As you know, under the ACA employees who have access to ‘affordable’ health insurance from their employer are not eligible for subsidies, and large employers (50+ FTEs) must offer affordable coverage. This year (2016), affordable means that the employee’s portion of individual health insurance premiums is less than 9.66% of their household income; in 2017 that number rises to 9.69% of income. What you might not know is that opt-out payments can affect the affordability calculation. Conditional opt-out payments – you only provide opt-out payments to employees who are not enrolled in your plan but are enrolled in another plan that satisfies the minimum coverage requirements of the ACA – do not affect affordability. Unconditional opt-out payments – you provide opt-out payments to any eligible employee who decides not to enroll in your plan – DO affect affordability.
Here’s an Example
Employees who enroll in your health insurance must pay $50/month in premium for individual coverage. However, you offer an unconditional opt-out of $150/month to eligible employees who decide not to enroll in your coverage.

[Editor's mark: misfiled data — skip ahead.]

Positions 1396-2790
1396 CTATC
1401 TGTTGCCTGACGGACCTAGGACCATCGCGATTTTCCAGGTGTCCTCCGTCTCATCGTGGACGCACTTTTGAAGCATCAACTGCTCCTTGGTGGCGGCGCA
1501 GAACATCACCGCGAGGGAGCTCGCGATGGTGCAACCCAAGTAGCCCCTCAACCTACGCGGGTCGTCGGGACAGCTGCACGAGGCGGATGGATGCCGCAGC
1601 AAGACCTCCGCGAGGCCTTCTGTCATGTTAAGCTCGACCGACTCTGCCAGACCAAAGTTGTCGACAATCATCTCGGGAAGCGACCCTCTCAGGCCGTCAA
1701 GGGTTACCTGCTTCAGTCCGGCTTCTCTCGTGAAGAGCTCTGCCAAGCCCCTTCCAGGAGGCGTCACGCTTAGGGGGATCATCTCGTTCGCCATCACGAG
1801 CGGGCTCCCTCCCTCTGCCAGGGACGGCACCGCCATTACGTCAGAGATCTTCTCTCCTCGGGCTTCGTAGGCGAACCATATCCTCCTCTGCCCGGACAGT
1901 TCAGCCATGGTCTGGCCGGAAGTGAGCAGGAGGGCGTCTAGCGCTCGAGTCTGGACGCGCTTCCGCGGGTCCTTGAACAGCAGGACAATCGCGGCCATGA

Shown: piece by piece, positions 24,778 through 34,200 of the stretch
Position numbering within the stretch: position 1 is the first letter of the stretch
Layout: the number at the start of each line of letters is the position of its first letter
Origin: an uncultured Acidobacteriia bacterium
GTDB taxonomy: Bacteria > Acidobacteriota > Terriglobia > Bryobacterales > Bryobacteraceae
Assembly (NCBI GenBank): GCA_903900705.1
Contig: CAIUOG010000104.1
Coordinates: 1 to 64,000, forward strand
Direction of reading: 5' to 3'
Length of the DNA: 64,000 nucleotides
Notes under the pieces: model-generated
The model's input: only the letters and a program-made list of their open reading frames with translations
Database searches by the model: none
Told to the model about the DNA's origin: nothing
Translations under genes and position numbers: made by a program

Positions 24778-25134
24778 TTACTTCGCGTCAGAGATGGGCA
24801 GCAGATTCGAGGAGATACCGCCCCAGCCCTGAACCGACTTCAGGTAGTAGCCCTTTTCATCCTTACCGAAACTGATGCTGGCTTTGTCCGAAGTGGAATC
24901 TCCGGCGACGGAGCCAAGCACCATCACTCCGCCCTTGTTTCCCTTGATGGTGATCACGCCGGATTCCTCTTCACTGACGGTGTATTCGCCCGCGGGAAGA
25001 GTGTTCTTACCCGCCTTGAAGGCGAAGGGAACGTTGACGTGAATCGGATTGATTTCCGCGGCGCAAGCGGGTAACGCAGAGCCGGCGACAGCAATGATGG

As a result, your employees who enroll in your health insurance are deemed to pay $200/month for the purposes of the affordability calculation. In this case a full-time employee’s annual pay will need to be at least $24,845 in order for coverage to qualify as affordable. If you don’t offer the opt-out pay (or it is conditional), your full-time employee only needs to make $6211 a year for coverage to be affordable.
As always, please let me know if you have any questions regarding the Affordable Care Act or employee benefits.
Account Manager, Employee Benefits
Phone: 800-287-3379 x 312
Broker World, July 2016. Janet Letourneau’s ‘Affordability Determination, Government Entities, And Benefits Administered By The VA And HSAs